Shoreline Of Infinity #19 (magazine review).

December 16, 2020 | By | Reply More

Shoreline Of Infinity’ is a professional SF and fantasy magazine published in Edinburgh, Scotland that features short stories, articles and book reviews. For this pandemic winter issue, the editors have endeavoured to assemble cheery stories and generally succeeded. Here’s some content I liked.

‘The Silent Woods’ by Tony Ballantyne and Chris Beckett is set in a town next to a forest where everybody has to wear masks. Very current. The forest is fenced off because there’s a new species there called Mindworms, simple tree-climbing spreaders of a spore with deadly results. Peter is a doctor serving the local community, ever on guard for the signs of Mindworm infection. I liked the insight into how front line public services deal with difficult people and, while the narration is low key here, the threat is terrifying. Brilliant start but not, it has to be said, a cheerful one.

Droll wit, there is, though, in ‘Singularity’ by Davide Mana. In the East Wexford Library, the East Wexford Knitting And Crocheting Society are assembled when a wormhole opens. Only a small one but it’s enough to cause chaos. Fortunately, a library is the right place to be because a particular large tome by a respected right-wing American author can solve the problem. Amusing.

So is ‘Stay Conscience’ by Gregory A. Austin, which consists of an internal CPU talking to Strategic War Android Tech 5HC-612 as they prepare to drop into battle. There are surprises in store for the soldier, his chip and the reader. This was good fun.

The lighter tone was maintained with ‘Blank Slates’ by Huw Steer. Here a hard-up young lady pulls off a major bank heist aided by experts. With Slate technology, the real thieves, a locksmith, a computer expert, a professor and the gang leader, can project mind-states into the body of Heather Wei, the only one whose body is actually on the job. The story has mounting tension, clever tricks, legal manoeuvres that ring true and a neat ending.

Written in the form of a diary, ‘Cyclops’ by Teika Marija Smits is the tale of an unfortunate doctor whose contact with a meteorite leaves her a victim of alien nanobots that proceed to alter her body. She grows a new eye, a wondrous thing but not what she wanted. A lot of focus on the emotional reaction to being a guinea pig for gangs of fascinated scientists. Nano-technology was the nightmare future a while back, set to reduce the world to grey sludge, I believe, but it seems to have taken a back seat lately.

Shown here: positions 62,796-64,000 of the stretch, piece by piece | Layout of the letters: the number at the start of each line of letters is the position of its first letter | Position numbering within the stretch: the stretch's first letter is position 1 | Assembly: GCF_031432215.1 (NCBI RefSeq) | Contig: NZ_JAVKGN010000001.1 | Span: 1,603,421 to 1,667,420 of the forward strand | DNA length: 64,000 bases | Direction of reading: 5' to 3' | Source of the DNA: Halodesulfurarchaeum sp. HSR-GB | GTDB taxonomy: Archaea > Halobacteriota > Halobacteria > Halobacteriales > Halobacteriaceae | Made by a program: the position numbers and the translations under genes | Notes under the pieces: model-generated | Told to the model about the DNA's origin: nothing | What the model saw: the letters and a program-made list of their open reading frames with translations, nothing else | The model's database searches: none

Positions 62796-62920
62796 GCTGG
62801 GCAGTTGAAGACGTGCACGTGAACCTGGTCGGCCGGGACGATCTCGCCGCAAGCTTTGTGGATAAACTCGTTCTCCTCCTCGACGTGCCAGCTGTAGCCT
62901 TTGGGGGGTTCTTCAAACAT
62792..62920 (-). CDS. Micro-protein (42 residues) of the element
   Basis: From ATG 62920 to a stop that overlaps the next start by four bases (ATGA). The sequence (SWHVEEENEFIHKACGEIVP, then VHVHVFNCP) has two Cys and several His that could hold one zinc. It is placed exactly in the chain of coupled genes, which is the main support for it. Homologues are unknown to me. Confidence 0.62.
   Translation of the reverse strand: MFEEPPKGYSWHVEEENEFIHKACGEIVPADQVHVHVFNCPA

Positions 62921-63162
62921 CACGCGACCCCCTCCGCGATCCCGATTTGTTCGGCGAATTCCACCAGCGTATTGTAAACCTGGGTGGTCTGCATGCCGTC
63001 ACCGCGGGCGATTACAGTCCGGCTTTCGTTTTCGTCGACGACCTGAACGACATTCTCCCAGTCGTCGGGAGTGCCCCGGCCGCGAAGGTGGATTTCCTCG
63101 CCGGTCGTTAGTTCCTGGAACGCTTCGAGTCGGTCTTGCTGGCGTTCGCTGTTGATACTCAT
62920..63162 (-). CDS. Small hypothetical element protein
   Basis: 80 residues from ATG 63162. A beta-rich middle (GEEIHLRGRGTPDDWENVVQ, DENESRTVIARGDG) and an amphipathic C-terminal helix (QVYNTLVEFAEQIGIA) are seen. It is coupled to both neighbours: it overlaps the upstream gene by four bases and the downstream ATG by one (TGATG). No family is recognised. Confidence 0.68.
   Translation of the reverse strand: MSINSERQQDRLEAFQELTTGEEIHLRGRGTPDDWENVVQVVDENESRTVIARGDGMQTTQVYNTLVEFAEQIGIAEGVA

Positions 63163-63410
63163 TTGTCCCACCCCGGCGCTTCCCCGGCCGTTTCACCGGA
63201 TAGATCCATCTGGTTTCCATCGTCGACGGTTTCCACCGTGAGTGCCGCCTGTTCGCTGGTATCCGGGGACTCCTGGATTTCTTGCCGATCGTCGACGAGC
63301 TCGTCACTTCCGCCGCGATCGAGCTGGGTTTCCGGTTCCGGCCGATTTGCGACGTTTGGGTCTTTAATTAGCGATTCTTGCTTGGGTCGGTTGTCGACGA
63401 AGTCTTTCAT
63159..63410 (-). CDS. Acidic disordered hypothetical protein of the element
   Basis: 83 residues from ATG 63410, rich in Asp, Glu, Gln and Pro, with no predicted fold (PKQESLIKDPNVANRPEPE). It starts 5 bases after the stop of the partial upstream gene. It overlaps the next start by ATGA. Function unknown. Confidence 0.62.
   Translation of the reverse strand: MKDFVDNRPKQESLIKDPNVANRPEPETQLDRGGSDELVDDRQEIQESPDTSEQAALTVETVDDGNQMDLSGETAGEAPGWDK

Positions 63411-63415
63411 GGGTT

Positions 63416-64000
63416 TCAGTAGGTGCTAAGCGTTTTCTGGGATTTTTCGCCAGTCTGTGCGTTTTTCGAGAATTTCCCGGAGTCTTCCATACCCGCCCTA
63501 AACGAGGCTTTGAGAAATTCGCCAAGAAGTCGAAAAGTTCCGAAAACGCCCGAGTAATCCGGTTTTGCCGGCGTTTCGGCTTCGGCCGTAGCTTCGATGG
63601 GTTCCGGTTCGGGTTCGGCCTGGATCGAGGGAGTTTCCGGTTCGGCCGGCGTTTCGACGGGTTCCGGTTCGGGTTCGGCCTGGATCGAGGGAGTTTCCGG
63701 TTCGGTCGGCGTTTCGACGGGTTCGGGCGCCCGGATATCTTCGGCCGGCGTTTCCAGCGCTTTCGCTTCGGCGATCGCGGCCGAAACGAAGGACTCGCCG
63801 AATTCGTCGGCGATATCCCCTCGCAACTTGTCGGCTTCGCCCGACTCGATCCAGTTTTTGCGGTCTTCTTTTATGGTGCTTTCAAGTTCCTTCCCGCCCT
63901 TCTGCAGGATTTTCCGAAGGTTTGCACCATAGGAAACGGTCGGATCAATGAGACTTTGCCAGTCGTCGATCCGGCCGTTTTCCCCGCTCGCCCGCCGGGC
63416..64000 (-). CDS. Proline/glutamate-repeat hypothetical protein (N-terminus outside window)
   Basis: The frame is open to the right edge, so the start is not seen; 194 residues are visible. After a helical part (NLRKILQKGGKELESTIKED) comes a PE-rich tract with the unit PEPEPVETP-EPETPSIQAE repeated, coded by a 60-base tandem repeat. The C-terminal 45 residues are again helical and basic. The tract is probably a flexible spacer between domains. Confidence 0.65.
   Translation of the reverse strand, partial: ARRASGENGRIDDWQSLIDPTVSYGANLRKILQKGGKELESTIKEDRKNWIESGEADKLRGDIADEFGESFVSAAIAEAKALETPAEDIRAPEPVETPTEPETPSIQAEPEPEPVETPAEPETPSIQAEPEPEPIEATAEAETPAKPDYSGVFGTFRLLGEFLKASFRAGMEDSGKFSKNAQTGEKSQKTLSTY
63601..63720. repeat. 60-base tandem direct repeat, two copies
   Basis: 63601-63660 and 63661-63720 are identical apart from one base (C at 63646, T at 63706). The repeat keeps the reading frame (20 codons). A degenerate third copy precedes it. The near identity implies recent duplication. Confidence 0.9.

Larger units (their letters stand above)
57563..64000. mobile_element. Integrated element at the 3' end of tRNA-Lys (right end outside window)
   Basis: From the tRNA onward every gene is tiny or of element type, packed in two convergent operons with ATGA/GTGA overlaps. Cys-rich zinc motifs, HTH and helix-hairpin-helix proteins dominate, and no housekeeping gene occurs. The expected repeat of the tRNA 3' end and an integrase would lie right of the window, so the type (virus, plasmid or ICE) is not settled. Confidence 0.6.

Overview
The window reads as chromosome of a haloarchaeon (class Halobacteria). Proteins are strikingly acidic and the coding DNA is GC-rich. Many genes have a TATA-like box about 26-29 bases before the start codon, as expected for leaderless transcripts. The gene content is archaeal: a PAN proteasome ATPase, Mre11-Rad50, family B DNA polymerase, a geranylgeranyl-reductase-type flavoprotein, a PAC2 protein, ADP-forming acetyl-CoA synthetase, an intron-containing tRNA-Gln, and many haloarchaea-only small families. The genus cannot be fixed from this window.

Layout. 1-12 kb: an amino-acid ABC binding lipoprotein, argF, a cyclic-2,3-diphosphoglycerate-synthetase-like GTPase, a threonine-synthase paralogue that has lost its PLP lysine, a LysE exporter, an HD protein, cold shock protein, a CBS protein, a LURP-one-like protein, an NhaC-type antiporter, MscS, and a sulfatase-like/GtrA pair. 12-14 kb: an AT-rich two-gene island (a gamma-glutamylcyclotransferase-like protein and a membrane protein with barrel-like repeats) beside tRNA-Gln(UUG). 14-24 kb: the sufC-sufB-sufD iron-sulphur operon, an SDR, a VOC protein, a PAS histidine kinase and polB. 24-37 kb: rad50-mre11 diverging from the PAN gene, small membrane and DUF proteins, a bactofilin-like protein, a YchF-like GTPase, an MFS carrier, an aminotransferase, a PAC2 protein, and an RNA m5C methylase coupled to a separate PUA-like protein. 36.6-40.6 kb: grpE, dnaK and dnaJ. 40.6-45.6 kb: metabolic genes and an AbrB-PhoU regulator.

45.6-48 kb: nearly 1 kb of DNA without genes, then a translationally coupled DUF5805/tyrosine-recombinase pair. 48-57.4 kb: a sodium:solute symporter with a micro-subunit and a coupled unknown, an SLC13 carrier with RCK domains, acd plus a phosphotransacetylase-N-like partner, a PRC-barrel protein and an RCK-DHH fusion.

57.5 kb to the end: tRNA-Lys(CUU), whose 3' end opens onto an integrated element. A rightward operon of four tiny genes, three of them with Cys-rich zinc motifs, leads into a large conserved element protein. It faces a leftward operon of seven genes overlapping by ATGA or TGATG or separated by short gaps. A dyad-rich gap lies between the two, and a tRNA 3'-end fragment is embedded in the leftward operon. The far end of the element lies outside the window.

This issue features the three winners of the Shoreline Of Infinity 2020 Flash Fiction Competition and one extra that didn’t quite make the grade but was so good the editor felt bound to include it and he was right. I’m not a huge fan of flash fiction but it’s the right vehicle for succinct humour and all these stories work. The tail end of the magazine is mostly book reviews and non-fiction articles.

Shoreline Of Infinity’ had a decent quantity of traditional tales to suit my taste. The ones that I didn’t enjoy so much tended to be more literary, poetic and experimental. I don’t regret reading the other sort at all but they’re hard to describe. No doubt, some readers will love them. Don’t expect pulp fiction here. The overall tone of ‘Shoreline Of Infinity’ is literary, academic and, for this issue at least, cheerful. With over 160 printed pages of intelligent writing, it’s good value for money. ‘Shoreline Of Infinity’ is available from their own website and that’s the best place to get it. Buy British! Pretty soon, you may have no choice.

Eamonn Murphy

December 2020

(pub: Shoreline Of Infinity, 2020. 160 page paperback/ebook. price: paperback: £ 7.95 (UK). eBook: £ 3.95 (UK))

check out website: https://www.shorelineofinfinity.com/product/shoreline-of-infinity-19/


Category: Magazines, Scifi

About the Author ()

Eamonn Murphy is a science fiction, fantasy, horror and graphic novel reviewer who writes a bit too. https://www.smashwords.com/profile/view/bigfootmurf

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